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The Urban Pathfinder

`Continuing straight ahead with blue markers, the trail descends at a fair grade through the conifer forest, crosses a brook, comes to a level stretch and passes a spring. Still descending moderately, a marshy tributary is crossed after which the trail reaches the right bank of the Opalescent River and crosses it on stones.' - Directions from Avalanche Camp to Feldspar Brook, from `Guide to Adirondack Trails'

FOR a big-city resident like myself, pathfinding is quite a different problem than that faced by a hiker through the Adirondack Mountains. And even more different for a boy from the Missouri woods, where I once played. After living in New York for some 10 years now, I've learned that getting from here to there takes more than just following blue markers straight ahead, descending moderately, and crossing a river on stones.

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It takes the ability to find and keep a single path through the mind before even setting out the door. What seems the inexorable linearity of tramping along a forest trail becomes on city sidewalks a constantly shifting challenge to my original intentions. Walking down Fifth Avenue past million- dollar boutiques and homeless people sharing the same block, how many times have I found myself asking, ``Now where am I going?'' If I weren't perfectly sure at the outset, I doubt I would ever arrive.

Although some may disagree, I think people are far more likely to dally in a bookstore than beside a marshy tributary. A flashy display in a store window catches our attention longer than a conifer forest ever could. I even think that spotting Greta Garbo out for a walk would stop us in our tracks faster and harder than suddenly catching the view of the Opalescent River.

WHEN I was young I lived next to some woods laced with many trails. Most of them ran sharply downhill toward the Missouri River, and each had a name. ``Broken Tooth,'' famous for a sledding accident whose victim was long forgotten. ``Smiley's,'' in honor of the judge who once lived at the bottom of its first dip. And ``Living Bridge,'' which had a gigantic oak tree, miraculously still living, blown across its steep gully.

I hiked through those woods all day, finding it pure pleasure to set off at the upper end of the run, knowing that at the bottom I would be stopped by a river far too wide to be crossed on stones. And the trail really did lead straight ahead, especially in the summer when the undergrowth on both sides was so dense I could only see frontward. When the descent finally smoothed to the level, I knew I'd arrived where I wanted to go.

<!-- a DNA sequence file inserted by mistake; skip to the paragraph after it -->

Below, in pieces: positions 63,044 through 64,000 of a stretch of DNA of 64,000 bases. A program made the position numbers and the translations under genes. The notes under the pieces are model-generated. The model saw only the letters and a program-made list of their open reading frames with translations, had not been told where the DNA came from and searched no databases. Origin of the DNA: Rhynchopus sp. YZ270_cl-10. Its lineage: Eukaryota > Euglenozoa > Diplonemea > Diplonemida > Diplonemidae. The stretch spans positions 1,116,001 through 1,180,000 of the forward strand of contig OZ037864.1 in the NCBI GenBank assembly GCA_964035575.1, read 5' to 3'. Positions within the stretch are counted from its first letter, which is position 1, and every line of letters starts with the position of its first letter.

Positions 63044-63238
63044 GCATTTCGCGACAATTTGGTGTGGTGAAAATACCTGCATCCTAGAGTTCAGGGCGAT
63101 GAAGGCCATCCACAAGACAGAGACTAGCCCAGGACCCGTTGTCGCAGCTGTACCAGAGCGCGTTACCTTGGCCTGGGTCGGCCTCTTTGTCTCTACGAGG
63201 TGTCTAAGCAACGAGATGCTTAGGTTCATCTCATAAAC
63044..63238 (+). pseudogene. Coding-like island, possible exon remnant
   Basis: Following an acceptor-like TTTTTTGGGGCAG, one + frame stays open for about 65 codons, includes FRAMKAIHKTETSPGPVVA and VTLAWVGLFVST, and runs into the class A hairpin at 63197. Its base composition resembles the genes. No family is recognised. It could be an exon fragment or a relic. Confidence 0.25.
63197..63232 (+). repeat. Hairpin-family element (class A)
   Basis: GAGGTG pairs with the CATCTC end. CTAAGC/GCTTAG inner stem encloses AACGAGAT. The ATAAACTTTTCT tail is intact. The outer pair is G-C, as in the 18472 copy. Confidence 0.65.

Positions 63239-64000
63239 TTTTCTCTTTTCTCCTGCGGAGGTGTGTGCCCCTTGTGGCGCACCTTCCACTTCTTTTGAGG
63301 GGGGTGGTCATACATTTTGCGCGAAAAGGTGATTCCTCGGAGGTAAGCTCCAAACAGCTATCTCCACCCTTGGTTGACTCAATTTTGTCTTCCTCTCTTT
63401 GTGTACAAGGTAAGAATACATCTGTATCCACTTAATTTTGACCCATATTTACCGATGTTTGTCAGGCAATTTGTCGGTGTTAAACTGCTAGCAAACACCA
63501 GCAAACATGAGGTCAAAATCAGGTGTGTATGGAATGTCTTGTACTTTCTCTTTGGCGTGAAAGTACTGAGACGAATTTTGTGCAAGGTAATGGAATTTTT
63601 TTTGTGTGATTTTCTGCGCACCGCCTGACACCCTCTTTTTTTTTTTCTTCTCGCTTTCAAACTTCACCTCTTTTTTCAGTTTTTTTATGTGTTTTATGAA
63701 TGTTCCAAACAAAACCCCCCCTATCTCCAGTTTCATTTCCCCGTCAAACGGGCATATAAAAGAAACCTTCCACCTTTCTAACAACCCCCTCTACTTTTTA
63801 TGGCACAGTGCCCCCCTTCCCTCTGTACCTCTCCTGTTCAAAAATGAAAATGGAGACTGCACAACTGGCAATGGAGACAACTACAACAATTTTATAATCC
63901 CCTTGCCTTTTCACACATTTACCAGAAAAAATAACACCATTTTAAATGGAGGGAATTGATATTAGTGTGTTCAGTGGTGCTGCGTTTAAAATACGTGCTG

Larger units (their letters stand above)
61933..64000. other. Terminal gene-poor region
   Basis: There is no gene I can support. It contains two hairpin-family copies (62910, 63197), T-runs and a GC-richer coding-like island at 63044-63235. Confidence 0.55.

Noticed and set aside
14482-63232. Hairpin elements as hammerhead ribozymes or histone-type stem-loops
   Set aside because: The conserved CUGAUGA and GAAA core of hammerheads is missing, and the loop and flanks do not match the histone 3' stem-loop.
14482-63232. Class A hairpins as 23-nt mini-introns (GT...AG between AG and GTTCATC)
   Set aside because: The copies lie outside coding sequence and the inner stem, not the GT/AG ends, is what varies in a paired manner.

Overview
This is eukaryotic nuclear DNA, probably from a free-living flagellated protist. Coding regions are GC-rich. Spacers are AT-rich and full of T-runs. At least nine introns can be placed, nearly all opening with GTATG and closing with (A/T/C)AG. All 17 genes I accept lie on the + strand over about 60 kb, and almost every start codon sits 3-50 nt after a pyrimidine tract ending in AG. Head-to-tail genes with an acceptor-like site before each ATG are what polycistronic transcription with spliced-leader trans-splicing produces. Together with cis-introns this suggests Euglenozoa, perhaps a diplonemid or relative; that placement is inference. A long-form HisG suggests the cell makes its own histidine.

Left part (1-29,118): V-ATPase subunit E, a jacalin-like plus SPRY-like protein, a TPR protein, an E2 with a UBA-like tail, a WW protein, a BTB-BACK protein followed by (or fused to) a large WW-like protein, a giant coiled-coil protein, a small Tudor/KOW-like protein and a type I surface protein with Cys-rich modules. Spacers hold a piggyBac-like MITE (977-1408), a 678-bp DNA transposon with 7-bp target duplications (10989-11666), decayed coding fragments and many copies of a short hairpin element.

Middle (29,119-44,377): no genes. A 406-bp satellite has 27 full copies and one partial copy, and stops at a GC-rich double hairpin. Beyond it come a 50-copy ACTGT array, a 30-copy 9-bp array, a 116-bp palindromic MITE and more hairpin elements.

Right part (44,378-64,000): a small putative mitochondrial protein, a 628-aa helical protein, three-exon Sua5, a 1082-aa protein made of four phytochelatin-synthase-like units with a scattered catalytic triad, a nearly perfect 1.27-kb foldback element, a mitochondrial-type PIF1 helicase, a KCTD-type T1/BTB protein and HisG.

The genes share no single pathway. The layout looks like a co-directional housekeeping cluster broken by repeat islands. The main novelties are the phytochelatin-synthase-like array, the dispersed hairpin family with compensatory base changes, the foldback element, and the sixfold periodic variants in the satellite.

But 25 years later I'm not certain if all those trails are still clear, I can't say if the ``Living Bridge'' is even still alive. It has been too long since I've set off down a path with that kind of foreknowledge, sure of how to get there and what I'll find when I do.

I wonder if living in the city is somehow the reason for this uncertainty. Or is it that my life now has too many paths toward too many goals?

I'd like to think it is the city's fault that pathfinding is not as easy now as it once was, because I've always intended to leave anyway. Move back to the country and follow again a single trail. But I realize it has more to do with who I am rather than where I live. After several career changes and with a family I too often ignore because my mind is elsewhere, I know the problem is mine, not New York's.

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SO I can't in all honesty blame complicated subway lines and bus routes whenever I lose my way. Streets in New York are marked at least as well as trails in the Adirondacks. And here they are all numbered, so I have even less reason for getting lost.

When in midstride I suddenly forget where it is I'm going, it must be because I've forgotten something more important before setting out.

No, I can't blame that on where I live. The problem is the pathfinder, not the path.

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